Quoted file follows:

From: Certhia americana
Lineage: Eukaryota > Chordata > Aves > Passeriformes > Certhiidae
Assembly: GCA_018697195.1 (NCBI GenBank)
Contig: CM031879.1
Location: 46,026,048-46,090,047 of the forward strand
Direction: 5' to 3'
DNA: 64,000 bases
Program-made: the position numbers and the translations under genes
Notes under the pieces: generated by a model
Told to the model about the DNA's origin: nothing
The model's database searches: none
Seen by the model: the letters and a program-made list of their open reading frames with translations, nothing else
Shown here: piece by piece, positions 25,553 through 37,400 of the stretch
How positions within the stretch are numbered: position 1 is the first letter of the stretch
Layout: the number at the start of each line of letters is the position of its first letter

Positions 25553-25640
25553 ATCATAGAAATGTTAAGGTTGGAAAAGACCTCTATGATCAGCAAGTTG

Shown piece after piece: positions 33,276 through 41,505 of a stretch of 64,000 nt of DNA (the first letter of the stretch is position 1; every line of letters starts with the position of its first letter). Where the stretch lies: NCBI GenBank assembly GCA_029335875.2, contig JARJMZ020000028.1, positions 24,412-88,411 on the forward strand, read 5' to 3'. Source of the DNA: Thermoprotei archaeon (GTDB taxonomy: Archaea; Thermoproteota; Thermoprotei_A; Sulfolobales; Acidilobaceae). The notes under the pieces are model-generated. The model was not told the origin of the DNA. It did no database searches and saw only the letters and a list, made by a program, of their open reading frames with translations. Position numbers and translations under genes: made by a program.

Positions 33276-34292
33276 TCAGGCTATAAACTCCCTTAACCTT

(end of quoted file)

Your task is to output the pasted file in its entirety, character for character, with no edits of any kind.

From: Certhia americana
Lineage: Eukaryota > Chordata > Aves > Passeriformes > Certhiidae
Assembly: GCA_018697195.1 (NCBI GenBank)
Contig: CM031879.1
Location: 46,026,048-46,090,047 of the forward strand
Direction: 5' to 3'
DNA: 64,000 bases
Program-made: the position numbers and the translations under genes
Notes under the pieces: generated by a model
Told to the model about the DNA's origin: nothing
The model's database searches: none
Seen by the model: the letters and a program-made list of their open reading frames with translations, nothing else
Shown here: piece by piece, positions 25,553 through 37,400 of the stretch
How positions within the stretch are numbered: position 1 is the first letter of the stretch
Layout: the number at the start of each line of letters is the position of its first letter

Positions 25553-25640
25553 ATCATAGAAATGTTAAGGTTGGAAAAGACCTCTATGATCAGCAAGTTG

Shown piece after piece: positions 33,276 through 41,505 of a stretch of 64,000 nt of DNA (the first letter of the stretch is position 1; every line of letters starts with the position of its first letter). Where the stretch lies: NCBI GenBank assembly GCA_029335875.2, contig JARJMZ020000028.1, positions 24,412-88,411 on the forward strand, read 5' to 3'. Source of the DNA: Thermoprotei archaeon (GTDB taxonomy: Archaea; Thermoproteota; Thermoprotei_A; Sulfolobales; Acidilobaceae). The notes under the pieces are model-generated. The model was not told the origin of the DNA. It did no database searches and saw only the letters and a list, made by a program, of their open reading frames with translations. Position numbers and translations under genes: made by a program.

Positions 33276-34292
33276 TCAGGCTATAAACTCCCTTAACCTT